Bracing for impact of fuel price hike
Malay Mail, September 5, 2013
DESPITE assurances from the government that the fuel price increase will only result in a 0.1 per cent rise in the price of food, consumer groups say it is still too early to determine its effect on household expenses.
Muslim Consumers Association of Malaysia chief activist Nadzim Johan said the government and the public could still take steps to minimise the impact although some unscrupulous parties had already taken advantage of the situation.
"Some unethical players have hiked their prices," he said, explaining that there were already indications that life would soon get a bit more expensive.
He said his association had received complaints about an airline which had raised its ticket fares in mid-August because of the expected fuel price increase.
"This is supposed to be a large, ethical company. What about small companies that don't have to answer to anyone, like sundry shops?" he asked.
"There must be a hotline, and swift action must be taken or more people will jump on the bandwagon for quick profits."
Nadzim suggested that families made adjustments to their lifestyle and be more efficient so that there would be no wastage.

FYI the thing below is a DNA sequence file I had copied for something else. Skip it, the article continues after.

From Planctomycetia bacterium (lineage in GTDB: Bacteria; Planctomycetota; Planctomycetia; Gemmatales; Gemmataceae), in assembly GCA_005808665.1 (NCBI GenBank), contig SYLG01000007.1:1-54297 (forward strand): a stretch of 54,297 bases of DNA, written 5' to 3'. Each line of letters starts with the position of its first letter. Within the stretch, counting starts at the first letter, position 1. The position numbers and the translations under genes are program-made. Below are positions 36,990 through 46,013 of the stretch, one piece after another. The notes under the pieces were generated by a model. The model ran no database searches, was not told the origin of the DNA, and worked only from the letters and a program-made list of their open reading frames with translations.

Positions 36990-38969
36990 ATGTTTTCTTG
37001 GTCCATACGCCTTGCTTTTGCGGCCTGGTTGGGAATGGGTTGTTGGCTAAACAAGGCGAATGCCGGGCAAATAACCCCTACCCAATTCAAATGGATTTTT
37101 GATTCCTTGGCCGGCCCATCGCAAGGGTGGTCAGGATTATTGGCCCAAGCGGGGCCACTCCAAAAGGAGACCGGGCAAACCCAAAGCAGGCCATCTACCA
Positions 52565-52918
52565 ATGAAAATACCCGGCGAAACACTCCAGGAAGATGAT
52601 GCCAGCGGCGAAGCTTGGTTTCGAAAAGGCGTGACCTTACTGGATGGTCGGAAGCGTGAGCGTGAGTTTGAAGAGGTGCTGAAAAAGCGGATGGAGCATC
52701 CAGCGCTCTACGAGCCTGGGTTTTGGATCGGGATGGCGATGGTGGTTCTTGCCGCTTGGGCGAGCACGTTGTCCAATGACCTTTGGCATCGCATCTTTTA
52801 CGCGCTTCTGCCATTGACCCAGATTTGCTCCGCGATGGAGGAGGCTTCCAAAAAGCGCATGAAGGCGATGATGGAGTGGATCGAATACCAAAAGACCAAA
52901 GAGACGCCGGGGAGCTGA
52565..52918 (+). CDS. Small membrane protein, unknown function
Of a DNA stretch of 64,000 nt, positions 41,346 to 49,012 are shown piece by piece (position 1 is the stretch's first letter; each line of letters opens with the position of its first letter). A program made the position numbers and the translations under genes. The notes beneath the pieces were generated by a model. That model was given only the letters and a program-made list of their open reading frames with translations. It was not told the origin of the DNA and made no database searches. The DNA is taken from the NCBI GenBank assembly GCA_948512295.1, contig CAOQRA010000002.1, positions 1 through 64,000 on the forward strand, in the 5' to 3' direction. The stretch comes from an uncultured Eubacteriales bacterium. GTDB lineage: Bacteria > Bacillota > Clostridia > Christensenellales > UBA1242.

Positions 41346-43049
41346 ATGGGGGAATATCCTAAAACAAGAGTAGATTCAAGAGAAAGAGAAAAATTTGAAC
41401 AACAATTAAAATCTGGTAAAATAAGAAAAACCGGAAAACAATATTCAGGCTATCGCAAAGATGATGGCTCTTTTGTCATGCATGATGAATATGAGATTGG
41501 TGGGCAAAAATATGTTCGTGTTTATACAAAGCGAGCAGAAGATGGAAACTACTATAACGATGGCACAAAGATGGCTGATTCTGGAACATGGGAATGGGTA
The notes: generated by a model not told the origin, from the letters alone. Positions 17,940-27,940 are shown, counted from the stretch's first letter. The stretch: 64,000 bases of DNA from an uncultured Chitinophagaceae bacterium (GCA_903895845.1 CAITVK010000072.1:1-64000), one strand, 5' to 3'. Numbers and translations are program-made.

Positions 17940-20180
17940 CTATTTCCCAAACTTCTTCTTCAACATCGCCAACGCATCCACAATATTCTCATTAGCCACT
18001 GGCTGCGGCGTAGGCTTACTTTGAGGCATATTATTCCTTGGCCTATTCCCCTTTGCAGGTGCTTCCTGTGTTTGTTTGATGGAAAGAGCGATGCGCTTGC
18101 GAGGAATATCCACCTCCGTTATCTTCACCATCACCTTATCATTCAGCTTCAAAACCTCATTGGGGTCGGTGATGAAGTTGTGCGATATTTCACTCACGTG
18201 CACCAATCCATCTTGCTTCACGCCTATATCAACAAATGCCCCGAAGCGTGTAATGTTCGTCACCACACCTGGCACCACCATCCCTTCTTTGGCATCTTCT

"If there is a price hike (by retailers), report it," he said, adding that his association was conducting a study and would have more information soon.
Consumers Association of Penang (CAP) president S.M. Mohamed Idris also said it was too early to tell if prices would go up.
He said CAP was conducting a study on the matter.
Fomca president Datuk N. Marimuthu said that if prices were raised, the impact on households would be big.
Although Fomca would only conclude its study on the impact on household expenses next week, his prediction was that it could easily reach 15 per cent more.
Marimuthu said it was a bad time for the government to raise the price of fuel.
"If prior to this a household was surviving on RM2,800 a month, now they may need RM3,200," he said.
"People will cut down on eating out and consume cheaper food at home.
"Instant noodles may become an even bigger part of the Malaysian diet."
Referring to 2008 when the prices of goods increased following a rise in fuel prices but did not go down after fuel prices came down, Marimuthu said inflation did not follow the law of gravity.
"What goes up never comes down," he said.